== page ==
Makonde is a Bantu language spoken in southeastern Tanzania and northern Mozambique. It is closely related to Swahili, and its speakers are known as the Makonde people. Makonde is a tonal language, with two tones (high and low). It has a complex system of noun classes, and its verbs are marked for aspect and mood.
The Makonde people are best known for their wood carving, which is an important part of their culture. Makonde carving is characterized by its intricate geometric patterns and its use of negative space. Makonde artists often carve scenes from everyday life, as well as animals and mythical creatures.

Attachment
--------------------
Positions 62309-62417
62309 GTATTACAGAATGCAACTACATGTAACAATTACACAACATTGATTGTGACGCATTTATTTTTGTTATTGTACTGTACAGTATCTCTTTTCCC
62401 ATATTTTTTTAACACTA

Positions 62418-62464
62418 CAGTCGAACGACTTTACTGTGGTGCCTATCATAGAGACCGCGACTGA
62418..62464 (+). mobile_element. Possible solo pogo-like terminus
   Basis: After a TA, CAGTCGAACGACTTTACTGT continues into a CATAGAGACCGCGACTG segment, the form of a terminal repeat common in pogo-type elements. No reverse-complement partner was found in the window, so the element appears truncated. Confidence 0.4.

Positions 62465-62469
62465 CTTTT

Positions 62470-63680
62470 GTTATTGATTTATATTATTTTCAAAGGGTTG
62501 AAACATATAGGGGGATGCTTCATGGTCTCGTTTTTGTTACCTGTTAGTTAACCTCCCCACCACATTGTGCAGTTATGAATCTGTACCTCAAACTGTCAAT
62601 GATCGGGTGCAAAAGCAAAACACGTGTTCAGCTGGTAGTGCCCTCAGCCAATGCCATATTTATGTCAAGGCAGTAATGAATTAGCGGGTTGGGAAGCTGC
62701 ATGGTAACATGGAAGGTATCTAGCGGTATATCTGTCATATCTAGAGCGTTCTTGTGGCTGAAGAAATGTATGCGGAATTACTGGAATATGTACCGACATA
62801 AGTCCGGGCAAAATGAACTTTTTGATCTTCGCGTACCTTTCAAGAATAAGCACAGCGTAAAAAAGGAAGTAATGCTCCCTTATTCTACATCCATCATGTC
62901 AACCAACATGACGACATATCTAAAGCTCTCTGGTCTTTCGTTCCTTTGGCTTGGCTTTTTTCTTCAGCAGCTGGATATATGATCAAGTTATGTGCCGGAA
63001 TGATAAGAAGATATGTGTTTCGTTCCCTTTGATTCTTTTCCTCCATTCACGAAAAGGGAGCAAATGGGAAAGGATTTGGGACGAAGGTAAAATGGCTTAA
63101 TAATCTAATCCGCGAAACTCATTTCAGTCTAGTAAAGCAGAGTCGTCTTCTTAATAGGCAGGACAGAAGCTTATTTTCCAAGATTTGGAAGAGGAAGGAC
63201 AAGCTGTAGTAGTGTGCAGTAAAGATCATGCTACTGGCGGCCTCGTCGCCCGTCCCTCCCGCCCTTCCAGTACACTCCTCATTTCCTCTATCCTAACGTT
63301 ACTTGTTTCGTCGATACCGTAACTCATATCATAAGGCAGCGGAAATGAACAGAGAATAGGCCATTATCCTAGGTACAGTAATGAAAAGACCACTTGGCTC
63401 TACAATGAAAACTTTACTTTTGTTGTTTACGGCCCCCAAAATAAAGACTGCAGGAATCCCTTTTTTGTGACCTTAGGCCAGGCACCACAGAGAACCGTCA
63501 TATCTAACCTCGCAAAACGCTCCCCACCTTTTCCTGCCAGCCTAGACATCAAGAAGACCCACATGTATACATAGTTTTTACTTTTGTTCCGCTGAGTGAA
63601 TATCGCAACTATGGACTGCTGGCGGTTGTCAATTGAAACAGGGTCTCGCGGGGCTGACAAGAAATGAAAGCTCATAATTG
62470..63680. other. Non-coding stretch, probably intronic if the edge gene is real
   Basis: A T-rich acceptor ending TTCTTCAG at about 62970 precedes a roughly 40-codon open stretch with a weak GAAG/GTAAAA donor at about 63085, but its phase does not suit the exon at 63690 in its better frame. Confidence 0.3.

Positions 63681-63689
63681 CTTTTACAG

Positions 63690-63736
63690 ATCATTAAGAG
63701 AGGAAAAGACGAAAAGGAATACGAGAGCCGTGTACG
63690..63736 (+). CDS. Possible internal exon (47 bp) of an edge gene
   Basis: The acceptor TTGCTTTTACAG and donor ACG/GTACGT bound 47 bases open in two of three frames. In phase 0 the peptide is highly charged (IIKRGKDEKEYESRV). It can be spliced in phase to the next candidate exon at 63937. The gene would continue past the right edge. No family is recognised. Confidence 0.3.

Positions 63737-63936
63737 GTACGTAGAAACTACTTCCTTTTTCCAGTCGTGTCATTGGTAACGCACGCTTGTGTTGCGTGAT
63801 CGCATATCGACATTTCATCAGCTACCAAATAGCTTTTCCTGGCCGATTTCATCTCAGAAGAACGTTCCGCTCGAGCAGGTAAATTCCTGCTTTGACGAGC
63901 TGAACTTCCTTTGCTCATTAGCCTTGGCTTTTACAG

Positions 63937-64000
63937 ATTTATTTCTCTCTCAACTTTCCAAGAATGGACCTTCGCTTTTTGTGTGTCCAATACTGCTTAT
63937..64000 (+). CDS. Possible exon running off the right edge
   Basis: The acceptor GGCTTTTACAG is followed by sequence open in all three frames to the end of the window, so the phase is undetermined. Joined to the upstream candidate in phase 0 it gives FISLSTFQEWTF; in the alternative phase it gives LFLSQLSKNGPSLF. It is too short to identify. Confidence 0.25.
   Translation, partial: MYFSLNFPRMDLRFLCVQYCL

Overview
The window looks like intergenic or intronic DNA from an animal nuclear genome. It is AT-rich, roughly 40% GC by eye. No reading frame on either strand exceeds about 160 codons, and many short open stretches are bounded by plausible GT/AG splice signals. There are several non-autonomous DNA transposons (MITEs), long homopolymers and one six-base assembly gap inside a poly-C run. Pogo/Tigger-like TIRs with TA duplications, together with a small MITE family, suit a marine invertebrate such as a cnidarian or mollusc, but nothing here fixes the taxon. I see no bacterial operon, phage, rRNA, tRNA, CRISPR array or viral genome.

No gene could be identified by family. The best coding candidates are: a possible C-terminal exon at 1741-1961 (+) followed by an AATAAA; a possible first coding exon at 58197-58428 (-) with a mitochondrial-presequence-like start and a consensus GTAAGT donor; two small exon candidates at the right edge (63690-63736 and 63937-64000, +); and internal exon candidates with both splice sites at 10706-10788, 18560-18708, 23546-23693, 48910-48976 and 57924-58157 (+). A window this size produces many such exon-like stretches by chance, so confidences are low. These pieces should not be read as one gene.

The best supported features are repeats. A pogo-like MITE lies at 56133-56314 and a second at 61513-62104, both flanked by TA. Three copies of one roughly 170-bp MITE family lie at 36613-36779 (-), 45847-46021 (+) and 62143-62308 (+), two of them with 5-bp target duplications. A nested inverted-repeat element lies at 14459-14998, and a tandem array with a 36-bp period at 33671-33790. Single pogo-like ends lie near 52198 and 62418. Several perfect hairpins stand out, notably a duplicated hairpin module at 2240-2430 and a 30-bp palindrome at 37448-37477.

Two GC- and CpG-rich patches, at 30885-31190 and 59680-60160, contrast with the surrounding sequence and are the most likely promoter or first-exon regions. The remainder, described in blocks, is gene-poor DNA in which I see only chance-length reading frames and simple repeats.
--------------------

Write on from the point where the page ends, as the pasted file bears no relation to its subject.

The Makonde language is in danger of becoming extinct, as its speakers are increasingly using Swahili instead. There are only about 1 million Makonde speakers left, and the language is not being passed down to the younger generation. If something is not done to preserve the language, it is likely that Makonde will be lost forever.